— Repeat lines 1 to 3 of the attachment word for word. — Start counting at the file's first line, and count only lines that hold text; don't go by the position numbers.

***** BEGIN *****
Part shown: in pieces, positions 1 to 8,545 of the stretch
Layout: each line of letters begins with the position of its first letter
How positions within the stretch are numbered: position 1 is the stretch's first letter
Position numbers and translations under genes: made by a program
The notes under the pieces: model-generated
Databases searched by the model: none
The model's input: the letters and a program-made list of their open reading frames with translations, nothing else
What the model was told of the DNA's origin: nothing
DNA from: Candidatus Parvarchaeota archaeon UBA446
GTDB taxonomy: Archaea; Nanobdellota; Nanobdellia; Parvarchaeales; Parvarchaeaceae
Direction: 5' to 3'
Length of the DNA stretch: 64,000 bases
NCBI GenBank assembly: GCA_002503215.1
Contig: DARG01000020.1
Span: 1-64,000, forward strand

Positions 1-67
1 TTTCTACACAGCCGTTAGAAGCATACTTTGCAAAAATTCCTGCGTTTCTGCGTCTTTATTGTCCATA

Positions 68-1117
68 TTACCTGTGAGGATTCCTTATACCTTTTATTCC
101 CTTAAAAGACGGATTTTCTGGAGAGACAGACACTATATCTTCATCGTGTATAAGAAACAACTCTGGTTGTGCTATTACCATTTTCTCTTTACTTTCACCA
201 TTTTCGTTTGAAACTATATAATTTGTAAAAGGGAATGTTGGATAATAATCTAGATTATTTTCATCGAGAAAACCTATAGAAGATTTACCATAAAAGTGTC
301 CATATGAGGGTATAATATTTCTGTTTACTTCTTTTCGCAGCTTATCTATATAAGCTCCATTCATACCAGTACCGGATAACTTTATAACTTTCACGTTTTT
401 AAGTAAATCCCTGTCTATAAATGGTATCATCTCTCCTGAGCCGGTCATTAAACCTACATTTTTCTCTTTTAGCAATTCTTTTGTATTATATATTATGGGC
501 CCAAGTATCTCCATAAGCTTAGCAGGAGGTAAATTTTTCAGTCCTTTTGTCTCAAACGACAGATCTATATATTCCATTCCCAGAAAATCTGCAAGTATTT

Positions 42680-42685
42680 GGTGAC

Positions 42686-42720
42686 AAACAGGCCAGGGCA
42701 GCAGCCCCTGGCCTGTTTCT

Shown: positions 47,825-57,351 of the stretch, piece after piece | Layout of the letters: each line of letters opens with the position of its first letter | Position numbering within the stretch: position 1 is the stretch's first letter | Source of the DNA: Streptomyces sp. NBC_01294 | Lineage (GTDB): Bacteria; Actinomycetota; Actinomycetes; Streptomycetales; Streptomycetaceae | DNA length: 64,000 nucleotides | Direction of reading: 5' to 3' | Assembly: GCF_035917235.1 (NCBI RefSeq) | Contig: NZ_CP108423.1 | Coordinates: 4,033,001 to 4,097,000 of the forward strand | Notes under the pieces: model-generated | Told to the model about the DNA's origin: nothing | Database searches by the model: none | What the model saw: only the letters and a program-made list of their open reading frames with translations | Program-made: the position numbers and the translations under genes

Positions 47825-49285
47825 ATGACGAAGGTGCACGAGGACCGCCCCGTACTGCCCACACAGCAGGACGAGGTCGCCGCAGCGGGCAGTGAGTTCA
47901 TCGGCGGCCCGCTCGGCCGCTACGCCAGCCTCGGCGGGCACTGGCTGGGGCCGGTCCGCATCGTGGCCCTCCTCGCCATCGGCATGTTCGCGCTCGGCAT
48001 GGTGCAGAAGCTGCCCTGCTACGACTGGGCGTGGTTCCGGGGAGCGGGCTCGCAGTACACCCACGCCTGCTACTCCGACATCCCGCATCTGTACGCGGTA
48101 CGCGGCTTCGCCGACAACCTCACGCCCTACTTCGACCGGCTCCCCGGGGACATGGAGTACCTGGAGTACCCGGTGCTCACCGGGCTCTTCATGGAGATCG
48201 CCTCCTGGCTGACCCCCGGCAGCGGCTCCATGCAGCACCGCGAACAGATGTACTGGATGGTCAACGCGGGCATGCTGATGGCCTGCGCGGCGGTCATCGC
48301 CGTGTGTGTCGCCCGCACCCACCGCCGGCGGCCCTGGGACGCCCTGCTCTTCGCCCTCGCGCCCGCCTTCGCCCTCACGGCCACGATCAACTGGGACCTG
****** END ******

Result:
Part shown: in pieces, positions 1 to 8,545 of the stretch
Layout: each line of letters begins with the position of its first letter
How positions within the stretch are numbered: position 1 is the stretch's first letter